Oh no! Santa is stuck in the chimney again! For many children, there is nothing more terrifying yet thrilling than the thought of waking up to see a pair of black leather boots and red pants dangling from the fireplace on Christmas morning—maybe he ate one cookie too many.
Chimneys come in all different shapes, styles, and sizes. With the thousands of chimneys Santa squeezes down every Christmas Eve, it makes you wonder about the maneuvers, tips, and tricks he uses to shimmy down even the most unusual of spaces. Santa’s maneuvers are caught, mid-squeeze, in this series of section drawings by illustrator Chanel Dehond. With some wacky chimney shapes, perhaps shape-shifting can be added to Santa’s list of magical abilities!
'Tis the season for offices, museums, photographers and collaborators from around the world to send us a bit of holiday cheer! See our favorites below (or check out our best reader-submitted cards).
Here’s to a wonderful, architecture-filled 2017! See the best projects and articles published this year, here.
Testing the limits of structural viability and computer-based modeling, the 2017 Komorebi Pavilion used thin sheets of polyethylene terephthalate (PETG) in a unique way to develop an ethereal, self-supporting enclosure. The pavilion is the result of a collaboration between architecture students at Harvard Graduate School of Design (GSD) and engineering researchers at the University of Tokyo.
Thinking about resting for a few days during the holidays? We have selected a number of LEGO® sets that are sure to relax you and inspire you so that you too can enjoy these amazing, colorful, minimalist blocks by exploring the wonderful world of architecture, engineering, and construction.
With great inspirations from Frank Lloyd Wright, Le Corbusier and Mies van der Rohe in the Architecture Series, and some of the world's most iconic works such as the Eiffel Tower, the White House, the Empire State Building, the Big Ben or the Lincoln Memorial in Monumental Series, we invite you to test your skills and be inspired by the following LEGO® Architecture guide.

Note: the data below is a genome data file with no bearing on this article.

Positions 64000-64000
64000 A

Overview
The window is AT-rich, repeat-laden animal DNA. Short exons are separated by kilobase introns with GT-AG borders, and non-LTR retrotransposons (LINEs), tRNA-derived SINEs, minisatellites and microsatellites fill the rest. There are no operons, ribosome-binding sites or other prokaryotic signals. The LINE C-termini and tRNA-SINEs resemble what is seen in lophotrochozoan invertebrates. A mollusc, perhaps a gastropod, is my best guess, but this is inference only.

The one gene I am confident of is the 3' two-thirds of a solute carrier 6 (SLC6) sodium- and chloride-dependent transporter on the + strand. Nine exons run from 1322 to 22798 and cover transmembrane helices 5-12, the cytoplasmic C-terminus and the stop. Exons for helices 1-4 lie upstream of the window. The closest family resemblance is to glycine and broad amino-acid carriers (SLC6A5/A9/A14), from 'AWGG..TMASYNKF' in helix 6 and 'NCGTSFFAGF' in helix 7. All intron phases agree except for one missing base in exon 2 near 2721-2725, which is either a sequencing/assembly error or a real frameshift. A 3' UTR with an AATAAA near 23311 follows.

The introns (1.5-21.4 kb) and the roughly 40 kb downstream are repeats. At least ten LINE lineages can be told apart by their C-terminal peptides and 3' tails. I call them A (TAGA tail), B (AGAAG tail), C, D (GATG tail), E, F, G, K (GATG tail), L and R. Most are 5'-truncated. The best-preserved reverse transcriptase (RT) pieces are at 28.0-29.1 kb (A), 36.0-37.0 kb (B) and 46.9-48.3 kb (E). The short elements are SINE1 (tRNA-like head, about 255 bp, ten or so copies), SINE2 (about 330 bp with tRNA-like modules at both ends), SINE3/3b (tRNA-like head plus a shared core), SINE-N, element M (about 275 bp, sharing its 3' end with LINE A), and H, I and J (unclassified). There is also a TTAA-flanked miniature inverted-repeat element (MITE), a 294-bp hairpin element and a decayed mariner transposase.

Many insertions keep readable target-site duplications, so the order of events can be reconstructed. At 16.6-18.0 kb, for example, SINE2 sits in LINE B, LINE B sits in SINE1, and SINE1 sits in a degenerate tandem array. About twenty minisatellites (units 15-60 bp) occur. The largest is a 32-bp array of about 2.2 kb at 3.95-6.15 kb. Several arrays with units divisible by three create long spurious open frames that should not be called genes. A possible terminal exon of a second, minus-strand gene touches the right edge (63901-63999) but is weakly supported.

Check out below!
The project site is within the garden of an ancient villa. A baroque trail weaves through the garden’s dense foliage, around many fountains and clearings.
Architects are people of great taste, who enjoy the finer things in life – especially when it comes to pens. The saying goes: ‘don’t judge a book by its cover’, but inevitably we find ourselves judging an architect by their choice of pen. It’s easy to do when your colleague decides to grab the nearest biro to sketch a quick diagram, leaving you to squirm as you sit and watch it indent the paper.
Pens are powerful tools for architects, that harness our thoughts and ideas into potential three-dimensional structures. In the age of the digital world, pens have become sacred, grounding us back to the simple pleasure of drawing to begin the creative process. After years of trying and testing all the different writing instruments out there, we eventually find the one which can say a lot more about ourselves than you may think.